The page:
Three characteristics are used to evaluate the performance of a watercolor brush: how much water/color does the brush hold; does the brush have and maintain a sharp point or edge; and does the brush snap back to its original shape.
Traditionally, the best watercolor brushes are made with Kolinsky Sable. Kolinsky is regarded as the best grade of sable hair. Another option is squirrel, which holds more color than sable but has less snap. Camel hair (which is really pony or goat) is a more economical choice.
Today, better quality synthetic-hair brushes and synthetic-sable combinations can be as good, if not better, than many natural-hair brushes. Synthetics are a more durable, and sometimes a more affordable, alternative to natural hair and still provide a high-quality performance.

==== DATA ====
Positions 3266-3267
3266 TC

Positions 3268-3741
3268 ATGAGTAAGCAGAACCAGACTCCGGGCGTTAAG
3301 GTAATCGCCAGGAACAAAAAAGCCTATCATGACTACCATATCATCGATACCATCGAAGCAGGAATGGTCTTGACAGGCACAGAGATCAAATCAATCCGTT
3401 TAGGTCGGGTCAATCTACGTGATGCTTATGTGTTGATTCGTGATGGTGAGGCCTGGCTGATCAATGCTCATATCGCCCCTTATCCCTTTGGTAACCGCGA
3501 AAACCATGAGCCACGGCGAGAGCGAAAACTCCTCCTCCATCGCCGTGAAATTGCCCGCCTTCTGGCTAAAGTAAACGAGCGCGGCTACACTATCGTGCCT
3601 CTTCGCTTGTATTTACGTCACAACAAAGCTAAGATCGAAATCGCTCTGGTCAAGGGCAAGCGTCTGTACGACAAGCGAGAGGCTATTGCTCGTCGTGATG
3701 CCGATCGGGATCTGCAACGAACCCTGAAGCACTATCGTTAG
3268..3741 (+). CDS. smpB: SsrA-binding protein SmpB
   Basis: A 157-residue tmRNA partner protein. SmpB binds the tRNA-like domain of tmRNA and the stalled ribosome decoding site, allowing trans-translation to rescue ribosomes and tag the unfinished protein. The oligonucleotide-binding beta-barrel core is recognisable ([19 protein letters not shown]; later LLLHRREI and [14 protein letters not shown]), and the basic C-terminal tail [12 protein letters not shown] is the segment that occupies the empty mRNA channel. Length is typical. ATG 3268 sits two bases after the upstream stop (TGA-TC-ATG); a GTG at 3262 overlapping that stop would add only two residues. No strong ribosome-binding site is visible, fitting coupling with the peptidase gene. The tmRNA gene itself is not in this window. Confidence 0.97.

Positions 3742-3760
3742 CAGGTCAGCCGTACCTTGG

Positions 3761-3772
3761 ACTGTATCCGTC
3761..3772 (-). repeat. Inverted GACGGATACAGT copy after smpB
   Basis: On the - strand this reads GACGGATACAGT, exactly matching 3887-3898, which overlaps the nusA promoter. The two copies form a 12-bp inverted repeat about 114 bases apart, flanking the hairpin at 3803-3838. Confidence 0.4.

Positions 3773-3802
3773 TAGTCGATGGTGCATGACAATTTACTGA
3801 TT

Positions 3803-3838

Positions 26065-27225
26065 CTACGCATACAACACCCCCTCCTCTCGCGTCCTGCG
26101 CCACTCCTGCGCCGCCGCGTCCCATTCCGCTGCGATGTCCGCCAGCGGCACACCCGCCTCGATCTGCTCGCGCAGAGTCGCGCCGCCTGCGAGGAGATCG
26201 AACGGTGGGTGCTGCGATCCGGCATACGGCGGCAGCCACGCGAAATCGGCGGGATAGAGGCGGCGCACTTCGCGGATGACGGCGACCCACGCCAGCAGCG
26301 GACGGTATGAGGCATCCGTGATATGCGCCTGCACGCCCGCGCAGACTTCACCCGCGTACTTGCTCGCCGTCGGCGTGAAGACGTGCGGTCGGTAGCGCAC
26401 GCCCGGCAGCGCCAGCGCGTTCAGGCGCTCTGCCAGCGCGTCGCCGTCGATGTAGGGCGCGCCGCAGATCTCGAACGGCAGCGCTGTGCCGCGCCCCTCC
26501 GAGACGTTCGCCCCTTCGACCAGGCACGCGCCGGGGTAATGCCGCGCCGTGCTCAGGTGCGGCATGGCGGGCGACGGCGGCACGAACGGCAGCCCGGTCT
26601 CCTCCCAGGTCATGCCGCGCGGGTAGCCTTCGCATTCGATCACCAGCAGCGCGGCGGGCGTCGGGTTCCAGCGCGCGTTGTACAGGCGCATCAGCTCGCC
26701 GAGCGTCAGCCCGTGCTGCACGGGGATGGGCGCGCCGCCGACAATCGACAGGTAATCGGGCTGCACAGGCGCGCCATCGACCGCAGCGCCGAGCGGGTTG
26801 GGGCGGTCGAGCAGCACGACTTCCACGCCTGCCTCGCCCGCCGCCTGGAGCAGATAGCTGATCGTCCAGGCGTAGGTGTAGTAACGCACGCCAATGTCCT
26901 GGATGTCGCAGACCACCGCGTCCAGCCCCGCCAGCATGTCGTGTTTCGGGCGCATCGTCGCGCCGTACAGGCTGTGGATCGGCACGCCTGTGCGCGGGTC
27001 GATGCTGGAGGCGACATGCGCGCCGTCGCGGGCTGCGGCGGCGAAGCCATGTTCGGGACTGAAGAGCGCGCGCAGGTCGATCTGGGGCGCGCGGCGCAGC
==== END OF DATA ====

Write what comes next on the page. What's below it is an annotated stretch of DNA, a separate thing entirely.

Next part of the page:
To clean watercolor brushes, rinse them thoroughly in water, then wash them with a mild soap in warm water. Rinse under running water and lay them flat to dry. Once dry, store brushes bristle-end up. Always reshape your brushes before storing to prevent damage to the bristles.
Long handled brushes are recommended for easel style painting giving the artist additional length to stand back from the canvas. Short handled brushes are often used for table-top painting where the artwork is closer to the artist, and lies flat, such as with watercolor painting. Either type of handle that is most comfortable to the artist can be used.